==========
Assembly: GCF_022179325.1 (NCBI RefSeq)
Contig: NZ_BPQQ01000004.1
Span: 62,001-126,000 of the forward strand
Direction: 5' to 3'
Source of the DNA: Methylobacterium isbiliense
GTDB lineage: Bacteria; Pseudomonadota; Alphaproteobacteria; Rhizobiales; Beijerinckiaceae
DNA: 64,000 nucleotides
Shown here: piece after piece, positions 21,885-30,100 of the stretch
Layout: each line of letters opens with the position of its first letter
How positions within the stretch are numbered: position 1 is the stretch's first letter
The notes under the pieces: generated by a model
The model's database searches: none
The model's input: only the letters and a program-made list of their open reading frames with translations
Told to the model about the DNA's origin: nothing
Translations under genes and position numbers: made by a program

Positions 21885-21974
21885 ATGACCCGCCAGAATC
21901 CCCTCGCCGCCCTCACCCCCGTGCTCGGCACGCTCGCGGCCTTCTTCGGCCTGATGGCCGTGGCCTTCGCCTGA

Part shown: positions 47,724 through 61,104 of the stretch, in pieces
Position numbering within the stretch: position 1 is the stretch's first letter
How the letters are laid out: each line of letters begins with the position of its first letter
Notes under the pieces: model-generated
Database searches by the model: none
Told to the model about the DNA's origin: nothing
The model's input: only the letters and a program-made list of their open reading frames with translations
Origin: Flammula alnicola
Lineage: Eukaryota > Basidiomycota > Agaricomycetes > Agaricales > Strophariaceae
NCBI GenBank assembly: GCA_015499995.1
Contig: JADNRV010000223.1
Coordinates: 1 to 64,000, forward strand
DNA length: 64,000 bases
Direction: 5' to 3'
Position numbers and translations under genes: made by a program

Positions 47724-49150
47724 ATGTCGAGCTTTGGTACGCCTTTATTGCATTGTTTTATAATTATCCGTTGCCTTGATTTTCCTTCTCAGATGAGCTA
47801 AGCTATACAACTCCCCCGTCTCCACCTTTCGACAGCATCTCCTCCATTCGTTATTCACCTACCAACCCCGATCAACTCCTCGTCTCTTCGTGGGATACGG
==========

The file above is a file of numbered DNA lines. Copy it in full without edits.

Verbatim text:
Assembly: GCF_022179325.1 (NCBI RefSeq)
Contig: NZ_BPQQ01000004.1
Span: 62,001-126,000 of the forward strand
Direction: 5' to 3'
Source of the DNA: Methylobacterium isbiliense
GTDB lineage: Bacteria; Pseudomonadota; Alphaproteobacteria; Rhizobiales; Beijerinckiaceae
DNA: 64,000 nucleotides
Shown here: piece after piece, positions 21,885-30,100 of the stretch
Layout: each line of letters opens with the position of its first letter
How positions within the stretch are numbered: position 1 is the stretch's first letter
The notes under the pieces: generated by a model
The model's database searches: none
The model's input: only the letters and a program-made list of their open reading frames with translations
Told to the model about the DNA's origin: nothing
Translations under genes and position numbers: made by a program

Positions 21885-21974
21885 ATGACCCGCCAGAATC
21901 CCCTCGCCGCCCTCACCCCCGTGCTCGGCACGCTCGCGGCCTTCTTCGGCCTGATGGCCGTGGCCTTCGCCTGA

Part shown: positions 47,724 through 61,104 of the stretch, in pieces
Position numbering within the stretch: position 1 is the stretch's first letter
How the letters are laid out: each line of letters begins with the position of its first letter
Notes under the pieces: model-generated
Database searches by the model: none
Told to the model about the DNA's origin: nothing
The model's input: only the letters and a program-made list of their open reading frames with translations
Origin: Flammula alnicola
Lineage: Eukaryota > Basidiomycota > Agaricomycetes > Agaricales > Strophariaceae
NCBI GenBank assembly: GCA_015499995.1
Contig: JADNRV010000223.1
Coordinates: 1 to 64,000, forward strand
DNA length: 64,000 bases
Direction: 5' to 3'
Position numbers and translations under genes: made by a program

Positions 47724-49150
47724 ATGTCGAGCTTTGGTACGCCTTTATTGCATTGTTTTATAATTATCCGTTGCCTTGATTTTCCTTCTCAGATGAGCTA
47801 AGCTATACAACTCCCCCGTCTCCACCTTTCGACAGCATCTCCTCCATTCGTTATTCACCTACCAACCCCGATCAACTCCTCGTCTCTTCGTGGGATACGG